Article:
When most people say they drink whisky, what they really mean is they prefer the flavour of whisky mixed with non-alcoholic beverages or other liquors; in other words, with soft drink mixers or cocktails. It takes a small gustatory leap to enjoy and appreciate whisky, and even rum and brandy when served neat.
This drinking preference and method of consuming adult beverages are not unique to spirits. In Western countries, up to 90 per cent of all tea and coffee consumed has sugar or milk added.
More than 70 per cent of whisky consumption is a mix of whisky in carbonated beverages. The most popular pairing is cola and Bourbon, for Scotch its soda. If not cola or soda, the other carbonated partners are ginger ale, lemonade and energy drinks all refreshingly masking or enhancing the flavour complexity and sweetness of taste. Mixers also reduce the alcoholic strength of the drink, which for many can be too assertive or serves to dilute and moderate the consumption of alcohol. This mixer consumption number climbs towards 90 per cent when cocktails are included. Neat pours, ‘on the rocks’ and splashes of water make up the balance.
The biological desire for sweetness is an evolutionary driver stretching back before humans discovered alcohol in the natural world. Carbohydrates, in the form of sugar and starch, can quickly and slowly be metabolised as a source of energy and nutrients. While essential for our childhood development, our biological need for sweetness remains an addictive and indulgent craving in our food choices and drinking preferences, even into adulthood. We all probably adopted similar drinking rituals, usually blending whisky with non-alcoholic drinks that we have grown culturally accustomed to. In countries where soft drink consumption is low, whisky is often mixed with their local beverage of choice, such as green tea in China. At the dawn of spirit drinking in the Western world, spirits were first prepared as therapeutic tonics. By the 12th century, a societal shift to recreational drinking for relaxation and sociability gained popularity. This period reported the first cases of acute alcoholic abuse of intoxication by spirits. Whatever the motivation for consumption, flavourings and sweeteners were added to improve the flavour. The first British records of grain-based aqua vitae (raw distillate) appeared in England (1398), Scotland (1494) and Ireland (1520). These were early proto-whiskies with no wood age and were made palatable with honey, herbs and spices. Of note, one of Scotland’s first commercial distillers, Robert Haig returned to his Throsk farm after training in Holland around 1644, where he distilled malt spirit flavoured with juniper.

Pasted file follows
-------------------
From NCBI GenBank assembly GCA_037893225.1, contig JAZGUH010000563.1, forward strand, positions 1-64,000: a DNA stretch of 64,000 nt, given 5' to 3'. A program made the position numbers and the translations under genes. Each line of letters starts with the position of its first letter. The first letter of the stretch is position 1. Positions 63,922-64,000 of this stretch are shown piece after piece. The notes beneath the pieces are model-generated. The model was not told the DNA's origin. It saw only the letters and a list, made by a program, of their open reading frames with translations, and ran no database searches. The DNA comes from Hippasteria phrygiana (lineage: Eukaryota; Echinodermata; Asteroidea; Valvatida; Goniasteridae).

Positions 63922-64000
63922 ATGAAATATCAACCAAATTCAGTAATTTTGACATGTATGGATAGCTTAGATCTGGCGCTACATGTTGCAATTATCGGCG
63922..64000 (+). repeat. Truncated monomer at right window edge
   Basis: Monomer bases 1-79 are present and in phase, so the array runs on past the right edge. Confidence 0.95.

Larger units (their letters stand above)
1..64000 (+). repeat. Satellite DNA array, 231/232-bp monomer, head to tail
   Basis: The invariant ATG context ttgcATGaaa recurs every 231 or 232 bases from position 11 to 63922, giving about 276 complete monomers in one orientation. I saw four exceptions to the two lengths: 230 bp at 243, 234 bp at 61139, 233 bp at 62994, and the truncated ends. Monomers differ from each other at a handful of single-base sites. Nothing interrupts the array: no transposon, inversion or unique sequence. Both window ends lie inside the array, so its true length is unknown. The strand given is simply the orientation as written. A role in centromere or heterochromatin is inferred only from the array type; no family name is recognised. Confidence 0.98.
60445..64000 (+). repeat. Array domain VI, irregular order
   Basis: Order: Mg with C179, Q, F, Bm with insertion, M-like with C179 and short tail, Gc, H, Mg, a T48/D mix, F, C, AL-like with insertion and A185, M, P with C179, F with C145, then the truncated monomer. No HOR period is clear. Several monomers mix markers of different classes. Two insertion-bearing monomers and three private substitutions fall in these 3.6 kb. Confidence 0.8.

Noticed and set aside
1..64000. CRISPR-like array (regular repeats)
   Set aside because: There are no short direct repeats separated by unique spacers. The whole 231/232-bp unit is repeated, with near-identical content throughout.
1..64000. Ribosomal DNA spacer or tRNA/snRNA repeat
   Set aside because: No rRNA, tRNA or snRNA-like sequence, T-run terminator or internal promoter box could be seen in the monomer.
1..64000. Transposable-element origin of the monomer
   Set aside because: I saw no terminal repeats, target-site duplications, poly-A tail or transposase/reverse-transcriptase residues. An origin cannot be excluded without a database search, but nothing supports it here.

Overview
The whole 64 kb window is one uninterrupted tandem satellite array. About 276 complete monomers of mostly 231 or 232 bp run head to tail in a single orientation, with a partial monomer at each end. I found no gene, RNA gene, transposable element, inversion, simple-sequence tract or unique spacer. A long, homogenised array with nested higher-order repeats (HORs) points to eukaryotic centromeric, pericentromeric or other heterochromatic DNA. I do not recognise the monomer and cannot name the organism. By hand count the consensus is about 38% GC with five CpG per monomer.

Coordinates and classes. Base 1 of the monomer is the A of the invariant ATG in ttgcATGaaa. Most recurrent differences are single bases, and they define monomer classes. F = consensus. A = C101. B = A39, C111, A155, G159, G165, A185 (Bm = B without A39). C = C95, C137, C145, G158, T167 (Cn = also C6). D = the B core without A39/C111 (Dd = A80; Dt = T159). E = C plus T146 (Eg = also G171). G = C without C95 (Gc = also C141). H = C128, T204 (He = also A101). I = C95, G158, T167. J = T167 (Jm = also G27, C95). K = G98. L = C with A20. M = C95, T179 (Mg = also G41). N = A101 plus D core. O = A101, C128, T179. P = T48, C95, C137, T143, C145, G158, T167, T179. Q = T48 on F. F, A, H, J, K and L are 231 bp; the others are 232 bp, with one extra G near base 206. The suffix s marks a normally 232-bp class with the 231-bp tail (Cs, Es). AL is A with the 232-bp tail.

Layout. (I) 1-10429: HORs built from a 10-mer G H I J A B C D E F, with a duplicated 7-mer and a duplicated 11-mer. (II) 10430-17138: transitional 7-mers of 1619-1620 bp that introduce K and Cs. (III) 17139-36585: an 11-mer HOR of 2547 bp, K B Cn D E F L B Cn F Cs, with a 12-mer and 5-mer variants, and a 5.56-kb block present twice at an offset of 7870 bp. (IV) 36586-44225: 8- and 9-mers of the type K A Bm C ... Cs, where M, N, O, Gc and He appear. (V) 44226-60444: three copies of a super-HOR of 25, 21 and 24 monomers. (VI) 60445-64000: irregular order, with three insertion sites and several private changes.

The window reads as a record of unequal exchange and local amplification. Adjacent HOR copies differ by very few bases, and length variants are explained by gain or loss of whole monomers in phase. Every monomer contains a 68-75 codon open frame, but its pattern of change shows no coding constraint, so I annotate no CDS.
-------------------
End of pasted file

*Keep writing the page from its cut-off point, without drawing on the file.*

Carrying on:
Throughout the history of spirits, raw whisky did not appeal to the majority of drinkers unless diluted and flavoured for taste. They wanted a palatable, ideally delectable drink, and if reduced in alcoholic strength, ensured prolonged and responsible drinking occasions. Sugar plays a far more important role than merely improving the flavour sensation. It is also responsible for inducing inebriation.
Without the sugars, the alcohol making process cannot start. After enzymes have broken down the starch into sugars, the conditions are established for a massive chemical conversion to take place, fermentation. Yeast catalyses the sugars, converting them into alcohols, carbon dioxide and congeners. It’s a sweet paradox that without sugar, yeast cannot make ethyl alcohol. Fermented grain sugars make beer which when distilled concentrates the alcohol into spirit; then after years of maturation in wood, it becomes whisky. Maltose is the dominant sugar in malted barley, while fructose and glucose are the dominant sugars in corn, rye and wheat. Fermentation also creates acids which bond with alcohol to form esters. These sweet-smelling compounds make some of the most prized flavours that give whisky much of its distinct and aromatic character. Alcohol, flavour and taste, in essence, are thanks to sugar.
The dawn of whisky and proto-cocktails